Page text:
Keepers' Diaries, June 2004

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Ithumba Reintegration Unit

On the l8th June, six of our Nursery Elephants graduated to the new Re-introduction Facility at Ithumba in the Northern Area of Tsavo. Emily’s family of 31 still dependent elephants was becoming too unwieldy for our Keepers to handle during the dry season. Furthermore, we would like the Voi orphans to grow up to the point when they need no longer be sheltered in the Night Stockades to protect them from lion attack. The introduction of more small babies from the Nairobi Nursery inevitably anchors the older females, who remain to care for them.

On the l8th June, six of our Nursery Elephants graduated to the new Re-introduction Facility at Ithumba in the Northern Area of Tsavo. Emily’s family of 31 still dependent elephants was becoming too unwieldy for our Keepers to handle during the dry season. Furthermore, we would like the Voi orphans to grow up to the point when they need no longer be sheltered in the Night Stockades to protect them from lion attack. The introduction of more small babies from the Nairobi Nursery inevitably anchors the older females, who remain to care for them.

The June section of this Diary relates events surrounding the arrival of Wendi, Napasha, Tomboi, Selengai, Taita and Olmalo from the Nairobi Nursery, who were joined several days later by Mulika, Nasalot, Kinna and Yatta from the Voi Unit.

From this initial Diary, it is obvious that Nasalot has taken up the mantle of Matriarch. Kinna and Yatta remain a little distant, and of the four older elephants, are probably missing their Voi friends the most. I am sure that this will change, signs of this on the 30th, when they headed out into the bush “swinging their trunks from side to side”, which is the elephant body language of happiness. Already, the older elephants are taking charge of discipline and instilling good behaviour, breaking up squabbles, and punishing those that have transgressed, i.e. Tomboi when he pushed Olmalo and was chased away by Nasalot, who rushed to Olmalo’s assistance. As the lead bull, Napasha is displaying his bull independence and confidence, dealing with the mongoose that scared Olmalo, and teaching the smaller babies how to cope with the drying vegetation. Selengai chased off a dikdik, (which is quite a brave thing for a baby elephant to do). I am confident that these l0 front runners in our new Ithumba Re-integration base will thrive in the Tsavo environment, which is, ostensibly, prime elephant country, with all the correct minerals and nutrients in the vegetation to ensure that they grow up strong and healthy. The Northern Area of Tsavo at one time was reknowned for its huge Tuskers. In the fifties and sixties it was not unusual in an afternoon’s drive along the Tiva River to see half a dozen massive bulls, each carrying ivory of well over 100 lbs. a side. The poaching holocaust of the 70’s, 80’s and early 90’s changed all that, but today the elephants are returning to the North, an area they abandoned for three decades, and some of those massive Tuskers are still living, having been in hiding all these years.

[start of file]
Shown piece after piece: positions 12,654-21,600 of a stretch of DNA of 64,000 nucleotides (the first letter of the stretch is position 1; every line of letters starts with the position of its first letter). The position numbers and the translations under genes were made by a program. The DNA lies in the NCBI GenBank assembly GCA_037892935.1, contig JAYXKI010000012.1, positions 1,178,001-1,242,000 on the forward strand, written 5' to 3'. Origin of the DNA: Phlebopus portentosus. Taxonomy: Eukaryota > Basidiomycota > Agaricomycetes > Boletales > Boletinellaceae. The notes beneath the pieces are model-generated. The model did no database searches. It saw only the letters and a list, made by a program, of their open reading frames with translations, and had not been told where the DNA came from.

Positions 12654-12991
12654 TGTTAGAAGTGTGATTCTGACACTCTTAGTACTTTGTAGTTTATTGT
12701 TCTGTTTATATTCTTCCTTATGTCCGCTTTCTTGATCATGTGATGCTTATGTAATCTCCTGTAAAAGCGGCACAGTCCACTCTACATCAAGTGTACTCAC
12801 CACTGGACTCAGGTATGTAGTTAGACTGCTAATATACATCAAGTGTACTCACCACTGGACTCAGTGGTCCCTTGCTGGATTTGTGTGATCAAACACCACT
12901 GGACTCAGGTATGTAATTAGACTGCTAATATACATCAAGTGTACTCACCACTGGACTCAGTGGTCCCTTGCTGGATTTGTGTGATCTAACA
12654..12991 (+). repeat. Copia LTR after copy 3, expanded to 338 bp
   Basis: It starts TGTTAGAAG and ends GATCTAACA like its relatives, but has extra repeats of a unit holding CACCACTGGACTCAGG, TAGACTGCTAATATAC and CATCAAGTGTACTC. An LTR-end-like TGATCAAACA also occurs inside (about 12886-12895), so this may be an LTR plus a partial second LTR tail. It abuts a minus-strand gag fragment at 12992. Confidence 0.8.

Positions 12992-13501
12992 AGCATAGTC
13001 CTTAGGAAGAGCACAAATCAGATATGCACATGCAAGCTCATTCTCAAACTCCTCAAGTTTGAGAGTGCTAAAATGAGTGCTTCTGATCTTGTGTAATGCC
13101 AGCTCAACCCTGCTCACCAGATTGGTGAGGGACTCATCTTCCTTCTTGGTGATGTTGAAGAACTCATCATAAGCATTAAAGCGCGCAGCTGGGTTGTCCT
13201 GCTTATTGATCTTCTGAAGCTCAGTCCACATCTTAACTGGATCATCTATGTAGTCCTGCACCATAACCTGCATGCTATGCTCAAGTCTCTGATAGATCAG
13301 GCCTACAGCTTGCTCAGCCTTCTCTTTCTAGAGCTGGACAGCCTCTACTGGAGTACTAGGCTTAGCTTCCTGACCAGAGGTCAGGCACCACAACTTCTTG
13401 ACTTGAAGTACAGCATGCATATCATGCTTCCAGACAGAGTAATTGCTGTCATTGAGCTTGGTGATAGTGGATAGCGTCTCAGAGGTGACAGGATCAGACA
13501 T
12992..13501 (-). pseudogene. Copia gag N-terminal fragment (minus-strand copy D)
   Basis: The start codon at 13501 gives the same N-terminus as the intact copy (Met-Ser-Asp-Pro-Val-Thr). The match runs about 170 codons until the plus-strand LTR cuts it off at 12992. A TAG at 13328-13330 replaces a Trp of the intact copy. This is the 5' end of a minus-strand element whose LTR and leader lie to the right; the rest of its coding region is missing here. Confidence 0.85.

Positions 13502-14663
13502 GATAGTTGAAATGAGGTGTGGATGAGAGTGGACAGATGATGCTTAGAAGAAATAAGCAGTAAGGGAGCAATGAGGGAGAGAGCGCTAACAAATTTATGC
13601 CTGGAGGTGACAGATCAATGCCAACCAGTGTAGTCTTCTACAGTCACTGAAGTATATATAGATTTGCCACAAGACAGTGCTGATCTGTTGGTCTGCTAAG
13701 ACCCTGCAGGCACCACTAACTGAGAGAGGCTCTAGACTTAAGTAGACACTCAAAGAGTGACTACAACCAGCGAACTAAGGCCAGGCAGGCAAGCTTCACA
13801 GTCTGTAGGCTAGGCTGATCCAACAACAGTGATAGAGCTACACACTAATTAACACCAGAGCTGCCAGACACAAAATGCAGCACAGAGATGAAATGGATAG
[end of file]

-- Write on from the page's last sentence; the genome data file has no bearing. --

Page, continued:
June 2004 day to day

18 Jun

Wendi and Selengai also tried to jump out of the lorry when the upper tailgate was opened. The Keepers blocked them from doing so. Napasha did not display any difficulty in coping with the new environment, and immediately began to browse.
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